“We just left you here, all by yourself, didn’t we, Sam?”
Leslie and I had returned from a hike at The Morton Arboretum, a 1,700-acre museum of trees not far from home. We had walked over three miles through fields of enormous oaks, strands of tall pines, and along trails lined with leafy plants now turning brown in early autumn. And we did it without Sam.
Sam sits under the dining room table, her eyes on me.
“You know we couldn’t take you, right? ” I ask.
Sam knows I’m talking to her and she must know I’m apologizing.
“It’s the rule,” I say. “No dogs allowed. We’d love to take you along if we could.”
Leslie works at the table, laptop open. She smiles. She knows I do this often, talk like this to Sam. She talks to her, too. But Leslie’s words are more of what you might expect—phrases meant to praise, mild discipline, announcements that food and water are waiting. My words, on the other hand, are attempts at conversation.
“We did all that walking this morning,” I continue, “but I’m still going to get you out this afternoon. In fact, in just a few minutes, okay?”
Keeping her eyes on me, Sam stands and comes close, her tail gently wagging.
“Yeah, I know. You want to go right this second.” I squat before her, our eyes are at the same level, and in a high-pitched voice, like a parent talks to a baby, I add, “Don’t you worry, I haven’t forgotten about you. No, no. I have not. Not you, girl. Not you.”
Sam’s eyes open wide. I see the whites around her dark pupils. She nuzzles her snout against my right thigh.
“Sam knows what’s coming,” Leslie says.
I put away the pots and pans that had been left to dry on the rack in the sink, and freshen the water in the small fish bowl, the home of a single guppy purchased a year ago by my step-daughter and me as a silly joke. I snap on the leash, grab a plastic bag, and at the steps to the rear door, as Sam stands in anticipation, I put my nose close to hers and and rub my hands on the sides of her head. And again, in that high-pitched voice, I ask, “Are you ready, girl?”
I would challenge anyone to prove to me she did not nod with approval.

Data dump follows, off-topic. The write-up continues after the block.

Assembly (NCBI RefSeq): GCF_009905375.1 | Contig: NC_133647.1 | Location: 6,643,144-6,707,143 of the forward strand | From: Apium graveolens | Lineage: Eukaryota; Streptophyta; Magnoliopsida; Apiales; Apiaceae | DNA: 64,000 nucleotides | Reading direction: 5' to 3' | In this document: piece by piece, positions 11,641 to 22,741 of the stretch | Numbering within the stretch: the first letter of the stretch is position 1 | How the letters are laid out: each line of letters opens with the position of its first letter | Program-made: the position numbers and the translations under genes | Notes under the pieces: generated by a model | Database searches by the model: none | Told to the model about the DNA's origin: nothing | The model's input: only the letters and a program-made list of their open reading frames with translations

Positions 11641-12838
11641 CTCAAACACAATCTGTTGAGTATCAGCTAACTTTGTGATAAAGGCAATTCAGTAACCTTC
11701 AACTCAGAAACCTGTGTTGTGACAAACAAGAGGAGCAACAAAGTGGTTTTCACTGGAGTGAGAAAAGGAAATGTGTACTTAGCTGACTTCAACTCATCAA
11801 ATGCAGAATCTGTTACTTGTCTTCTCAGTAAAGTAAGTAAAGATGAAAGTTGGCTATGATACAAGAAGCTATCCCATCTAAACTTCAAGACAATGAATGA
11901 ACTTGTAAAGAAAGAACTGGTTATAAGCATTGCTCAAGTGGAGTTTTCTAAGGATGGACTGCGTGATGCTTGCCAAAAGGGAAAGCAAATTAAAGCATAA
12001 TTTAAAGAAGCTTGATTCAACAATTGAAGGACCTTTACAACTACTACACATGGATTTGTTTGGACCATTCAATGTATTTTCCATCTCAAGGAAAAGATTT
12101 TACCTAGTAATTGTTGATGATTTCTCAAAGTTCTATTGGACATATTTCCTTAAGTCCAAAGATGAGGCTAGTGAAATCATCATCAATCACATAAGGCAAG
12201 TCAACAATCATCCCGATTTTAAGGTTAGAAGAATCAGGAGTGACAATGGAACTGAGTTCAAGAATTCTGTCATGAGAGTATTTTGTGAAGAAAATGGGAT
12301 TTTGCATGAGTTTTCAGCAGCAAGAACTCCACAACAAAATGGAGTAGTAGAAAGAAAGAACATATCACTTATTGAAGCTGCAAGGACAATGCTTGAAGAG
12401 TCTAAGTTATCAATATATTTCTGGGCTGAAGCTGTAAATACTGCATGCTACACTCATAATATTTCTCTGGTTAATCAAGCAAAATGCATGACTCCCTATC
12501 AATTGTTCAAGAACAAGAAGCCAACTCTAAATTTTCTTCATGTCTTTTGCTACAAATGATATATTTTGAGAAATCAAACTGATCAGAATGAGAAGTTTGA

These one-sided conversations are not at all unusual. I can’t count how many times I’ve encouraged Sam to “hurry up and pee” while standing with her in the frozen backyard in the dark on a frigid February. Or asked, “what do you have now?” when she’s dashed through the living room with a stolen article of clothing from the hamper. Or ordered her to “stop barking at the old Labrador” that walks past the front window with its owner in the early mornings. I say these things because I believe Sam, at some level, understands. But, truly, I don’t know for sure. Dog whisperers say that’s not the way it works. It takes incredible numbers of repetitive speech for a dog to understand specific words. Highly trained dogs, like police K-9s and dogs used in movies and TV, are continually spoken to in the exact same way, over and over and over. This is not how the typical dog owner communicates. And even with a highly skilled trainer’s repetition, dogs will never be able to decipher nuanced sentence structure. But what they can interpret, researchers say, is tone, the highs and lows of speech. Baby talk they get.
Sam’s tail is rapidly moving now. She knows I’m about to open the door. And when I say in a squeaky voice, “this is going to be so much fun, girl,” Sam balances on her rear legs and reaches her left front paw to me, placing it on my lowered shoulder. She may not understand the words, but Sam knows.
* * *
It’s a cloudy, cool day. I look up to survey the sky.
“You think it’s going to rain, Sam?” I ask.
Sam sniffs a stick that has fallen from one of the big trees in the front of the house. We head south, quickly east and then north.
“The Cubs beat the Cardinals last night.”
Sam looks up at me. She must be aware of how inconsistently the Cubs have played lately.
“I was talking with my students the other day about registering to vote. Do you think dogs should be able to vote?”
Democrat? Republican? Libertarian? Socialist?